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Wednesday, July 27, 2005

And so it begins...

It was bound to happen, but a few landowners are suing the city of Arlington on the grounds that using eminent domain to seize land for the Cowboys stadium is against the state constitution. The state of Texas is somewhat tough on eminent domain issues, but lawsuits were filed when the city built the Rangers a new stadium and the suits were thrown out.

Essentially, the land owners will argue that the project is basically a private enterprise and therefore it violates the constitution which prohibits taking land from Person A and giving it to Person B for private development (essentiall what Kelo v. New London was all about). However, in both stadium endeavors the city owns the stadium and will rent/lease it back to the team.

Hence the avoidance of private transfer. While the city will own the stadium, the city voluntarily ceeded all rights to the revenues generated within and outside the stadium. The city ostensibly gets a small cut of the parking fees and sales tax on tickets but that is paltry compared to what the Cowboys revenue will be when they move to the new stadium.

Owner vs. residual claimant. Usually these are one in the same, at least in the minds of most people, however in this case they are clearly different. The Cowboys ownership will retain revenues from luxury suites, in-stadium advertising, majority of ticket, parking, concession revenues, the vast majority of outside-stadium advertising, the team will share only up to $500,000 of naming rights revenue, and the team controls all non-NFL event booking and keeps all revenue generated from those events.

Where exactly is the benefit to owning the stadium, at least to the city? It has never been my argument that Arlington is a bad place to build a stadium, indeed given its geographic location, Arlington is an ideal place to build a stadium (except for the Texas 360-I 30 interchange, which will be changed). However, it always seemed excessive to a) volunteer to shoulder the entire burden of paying off the public (and likely most of the private) debt incurred to build the stadium when Arlington is only one city in a city of cities and b) to give all the revenues away and be satisfied with the "crumbs" generated by sales tax and additional spending 8 days a year.

The litigants claim that the Cowboys should be negotiating with them about land prices, not the city. After all, the Cowboys do not have the threat of eminent domain but the city does. This shifts the power of negotiation to the city/team and away from the private land owner. The Coase Theorem suggests that in the absence of transaction costs the last holdout could negotiate for the entire rents generated by the project. However, no homeowner is asking for $60 million or more, which might be a deal breaker if the Cowboys were negotiating. As far as I can tell homeowners are asking for a few hundred thousand dollars. Do I want to pay for it? No, but then I am sympathetic with their claim that they are negotiating with the wrong party - at least in the spirit of the law if not in the letter of the law.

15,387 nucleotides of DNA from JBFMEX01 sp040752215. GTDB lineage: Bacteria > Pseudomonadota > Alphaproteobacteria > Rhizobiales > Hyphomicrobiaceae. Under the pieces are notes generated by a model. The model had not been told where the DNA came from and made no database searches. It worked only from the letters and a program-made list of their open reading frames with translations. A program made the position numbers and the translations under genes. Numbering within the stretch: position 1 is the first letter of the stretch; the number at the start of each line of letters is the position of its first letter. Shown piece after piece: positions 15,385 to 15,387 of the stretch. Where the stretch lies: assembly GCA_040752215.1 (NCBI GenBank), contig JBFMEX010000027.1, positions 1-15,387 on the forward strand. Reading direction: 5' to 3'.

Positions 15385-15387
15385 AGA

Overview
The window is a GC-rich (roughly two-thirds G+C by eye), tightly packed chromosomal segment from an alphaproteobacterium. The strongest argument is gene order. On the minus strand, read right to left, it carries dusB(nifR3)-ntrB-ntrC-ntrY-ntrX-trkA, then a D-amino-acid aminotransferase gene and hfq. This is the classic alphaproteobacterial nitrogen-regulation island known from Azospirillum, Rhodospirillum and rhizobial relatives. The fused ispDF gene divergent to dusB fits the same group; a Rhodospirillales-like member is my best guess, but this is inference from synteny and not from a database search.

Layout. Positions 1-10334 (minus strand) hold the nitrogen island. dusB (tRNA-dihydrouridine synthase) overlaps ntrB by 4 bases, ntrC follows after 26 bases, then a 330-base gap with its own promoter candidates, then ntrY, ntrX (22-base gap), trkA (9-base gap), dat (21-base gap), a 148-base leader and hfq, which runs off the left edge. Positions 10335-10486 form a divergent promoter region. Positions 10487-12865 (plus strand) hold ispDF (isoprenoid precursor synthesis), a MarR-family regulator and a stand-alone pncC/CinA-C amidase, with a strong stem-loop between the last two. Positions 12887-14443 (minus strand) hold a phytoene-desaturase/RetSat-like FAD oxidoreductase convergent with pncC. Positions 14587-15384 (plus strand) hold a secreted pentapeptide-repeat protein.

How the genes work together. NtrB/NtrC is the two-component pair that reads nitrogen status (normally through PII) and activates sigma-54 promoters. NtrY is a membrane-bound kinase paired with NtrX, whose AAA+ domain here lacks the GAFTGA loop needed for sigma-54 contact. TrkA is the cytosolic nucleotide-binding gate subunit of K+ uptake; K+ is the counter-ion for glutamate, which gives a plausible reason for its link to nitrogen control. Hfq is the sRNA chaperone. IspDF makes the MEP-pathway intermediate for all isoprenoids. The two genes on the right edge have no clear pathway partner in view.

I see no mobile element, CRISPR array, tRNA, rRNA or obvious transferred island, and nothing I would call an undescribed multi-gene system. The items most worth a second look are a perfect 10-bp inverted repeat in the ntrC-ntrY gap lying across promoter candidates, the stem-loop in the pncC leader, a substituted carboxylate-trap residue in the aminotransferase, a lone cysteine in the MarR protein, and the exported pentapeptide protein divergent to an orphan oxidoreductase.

I predict that the case will fail, especially in light of Kelo and precedent here in Arlington. I laud them, however, for their attempt to throw light on who actually stands to gain the most in the stadium deal and who is using the power of government for their own benefit. Whether Person B owns the property or not seems, in the case of these massive non-public good type projects, to be immaterial. The residual claimant or the majority residual claimant of the revenues/rents generated by the project should be the one who negotiates and pays for the land on which the project will be built. If the city keeps a sizable portion of the revenues generated, then I have little problem with the city negotiating for the land. However, if a third party stands to gain the most, then perhaps the third party should do the negotiating.

In my opinion, this was the disaster the Kelo allowed to prevail. Kelo essentially said a "reasonably well thought out plan of economic development" and a positive probability that jobs and taxes would be created was enough to justify eminent domain, even if the project is handed over to a third party. This is the ultimate shame of the decision. The market has been replaced with the government, which economists generally consider to be less than efficient (even if not as expedient).

My two cents - good luck.

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